Originally published in 2018, last updated in 2020.

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  1. Can I use the Sure Jell pectin made for less or no sugar instead of Pomana’s pectin? Live the low sugar. I just have a bunch ch of these and hate to order something new. Thank you

    1. Yes, you should be able to substitute another low sugar pectin. Just follow their directions for cooking/assembling ingredients. I haven’t used any brands other than Pomona’s in over a decade, so I’m not familiar with their basic instructions.

  2. I havent been able to find Pomona’s pectin. We have Certo but it doesn’t come with calcioum powder to make the calcium water – any suggestions? I do have vitamin calcium tabs that I could dissolve in water ? What exactly does the calcium do? Thanks much, Robin

    1. The calcium water is included with Pomona’s Pectin, and helps the pectin to gel with little or no added sugar.

      if you can’t find Pomona’s Pectin, you need to use a different low sugar pectin, and adapt the recipe to their instructions. (I don’t think any others use calcium water.)

  3. I picked a bunch of dandelions yesterday but did not measure how many cups it was when they were whole heads. I could of sworn it was 2 cups petals so that was what I was aiming for. Do you think 2 cups of pedals is about the right amount? I had stuck them in the fridge last night because I could not deal with them yet as the Panomas is on it’s way still. The pedals are semi compressed from travel but make a packed 2 cups.
    Secondary question would it be better to make the tea and have it in the fridge until the pectin gets here or leave it in flower form? The pectin is supposed to be here in the next 2 days.

  4. I’m so happy I found your website and YOU. Thanks. I’m also very happy I found Pomona Pectin. What a difference in preparing the jellies. Half the time in preparation. Love that. Jelly was thickening as I filled the jars. Never before. This was 2nd time making dandelion jelly. First batch was beautiful to look at, I was nervous using the new procedure, I only got 3- ½ pints. Lid not tight enough on one (first time for everything) and lost one ½ pint jar. Colour and taste was out of this world. But this time, I went out and picked nice new huge yellow dandelions, set them up for the tea, and I could tell that the colour was so differet; darker. Now they are out of pot (all 5-½ pints, happy) but not translucent. Much darker (not really ckoudy). Would it have anything to do with the way I prepped them for the tea maybe? I did this bunch much quicker. First bunch were prepped for the tea over a couple of days. Any thoughts?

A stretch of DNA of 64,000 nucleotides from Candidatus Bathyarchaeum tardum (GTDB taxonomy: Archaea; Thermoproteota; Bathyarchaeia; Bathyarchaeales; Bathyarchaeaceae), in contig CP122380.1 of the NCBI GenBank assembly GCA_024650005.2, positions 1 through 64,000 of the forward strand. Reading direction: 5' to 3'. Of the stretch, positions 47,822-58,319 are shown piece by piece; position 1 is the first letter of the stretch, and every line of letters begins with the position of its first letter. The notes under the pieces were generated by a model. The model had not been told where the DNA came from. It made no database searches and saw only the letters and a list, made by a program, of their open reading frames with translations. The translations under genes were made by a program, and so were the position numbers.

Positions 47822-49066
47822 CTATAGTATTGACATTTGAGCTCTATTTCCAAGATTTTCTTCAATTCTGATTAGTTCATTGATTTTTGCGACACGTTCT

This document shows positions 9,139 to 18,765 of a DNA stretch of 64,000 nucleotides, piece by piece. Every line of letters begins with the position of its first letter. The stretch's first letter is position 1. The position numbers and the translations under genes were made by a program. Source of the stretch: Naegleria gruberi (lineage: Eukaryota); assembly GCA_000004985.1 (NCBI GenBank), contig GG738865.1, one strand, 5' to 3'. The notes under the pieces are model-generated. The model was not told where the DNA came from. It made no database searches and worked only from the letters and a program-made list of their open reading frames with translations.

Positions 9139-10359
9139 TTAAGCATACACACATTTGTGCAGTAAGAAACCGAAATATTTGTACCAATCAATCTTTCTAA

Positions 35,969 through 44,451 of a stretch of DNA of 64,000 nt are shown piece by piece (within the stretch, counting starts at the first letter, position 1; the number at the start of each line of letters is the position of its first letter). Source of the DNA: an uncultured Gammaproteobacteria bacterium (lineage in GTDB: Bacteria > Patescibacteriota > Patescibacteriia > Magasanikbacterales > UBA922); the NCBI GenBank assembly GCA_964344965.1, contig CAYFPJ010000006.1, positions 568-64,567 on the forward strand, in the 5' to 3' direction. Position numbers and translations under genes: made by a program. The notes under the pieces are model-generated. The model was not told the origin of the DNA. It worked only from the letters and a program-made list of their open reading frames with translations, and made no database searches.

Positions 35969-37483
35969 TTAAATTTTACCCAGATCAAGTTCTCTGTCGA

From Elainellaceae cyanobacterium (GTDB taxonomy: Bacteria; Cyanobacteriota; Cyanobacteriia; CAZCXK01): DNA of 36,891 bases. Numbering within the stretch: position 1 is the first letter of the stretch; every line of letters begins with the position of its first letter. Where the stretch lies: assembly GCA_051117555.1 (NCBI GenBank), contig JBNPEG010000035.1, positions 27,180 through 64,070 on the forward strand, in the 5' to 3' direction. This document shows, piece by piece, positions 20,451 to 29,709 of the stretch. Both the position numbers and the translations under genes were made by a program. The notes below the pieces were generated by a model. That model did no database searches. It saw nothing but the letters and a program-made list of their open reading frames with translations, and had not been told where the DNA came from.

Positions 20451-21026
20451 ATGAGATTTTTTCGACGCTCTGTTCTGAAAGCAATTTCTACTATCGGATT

1. Hi Terry! Glad you’re enjoying the site.

      Normally I would expect the tea that steeped a shorter time to be lighter in color – or is that not what you meant when you said, “I did this bunch much quicker. First bunch were prepped for the tea over a couple of days.”?

      I know maple sap varies in color and flavor over the season, with the later sap being generally darker and more robust in flavor. Maybe dandelions are similar? I typically do all my processing for the season in a day or two, so I don’t have an early/late season comparison.

  5. I have never canned, i want to cam salmon, veggies and spreads. I love your dandelion video, and how honest and real you are. I gotta say watching made me have more courage trying… thank you. we have a pressure cooker though… (never used)

    1. Do you have a pressure canner or just a pressure cooker? They are usually not the same beast. Pressure canning is a lot like cooking. Use common sense and follow tested recipes all you’ll be fine.

      My friend, Sharon, from Simply Canning has a course on pressure canning that just came out. I’ll hunt down the information for that tomorrow and link to it here.

  6. Meant to mention that every once n a while my husband is way too busy to take his scythe to the dandelions while they are blooming in my garden. I resort the zipping through, gathering buds, flowers and seed heads in one hand and cutting the tops off.

    Since I am never sure whether seeds will make it through the compost process, I experimented with digging a small pit and piling my golden seed bombs under a thick layer of grass clippings. To my delight, I found a few months later that the earthworms went nuts over it, appeared to have devoured every trace of the flowers and were easy to scoop up and pre-populate my deep mulch beds and garden barrel compost tubes.

    As a confirmation of the total digestion of seeds, I did not end up with a spot choking with dandelions the next spring. A further dandelion note: despite the dry spell Wisconsin had, the ensuing heavy rain has been enough to re-hydrate our garden soil to the mud flat conditions more typical of early May.

    In our garden, when the soil is saturated like that, strategic removal of dandelions up to about 7″ root length is amazingly easy. I gather up all the leaves in my right hand, encircling the plant at the base with thumb and index finger and slowly turning in a clockwise direction while slowly pulling upward. The entire root will pull out with this technique. For some reason, though I am a lefty, they will not pullout in the same way with my left hand. If you slip a large medical glove over your gardening gloves, the glove inside will stay fairly clean. If the dandelions haven’t flowered yet, I tear the foliage off and leave it as mulch.

  7. We use raw honey and maple syrup for sweeteners. Helps me to steer clear of candida overgrowth and boosts and balances my high mineral intake. Otherwise, I’d probably go through any number of jars, two or three tablespoons of jelly of many kinds at a time. Makes me wonder if you have encountered a way to infuse herbs, flowers or fruit in honey without turning it into a ferment? Can you imagne what that would do for a cup of hot ea? I tried soaking dehydrated strawberries in honey one winter and regretted he waste of time and two favorite foods. Drizzling honey or maple syrup over soaked, dried fruit is somehow not quite the same.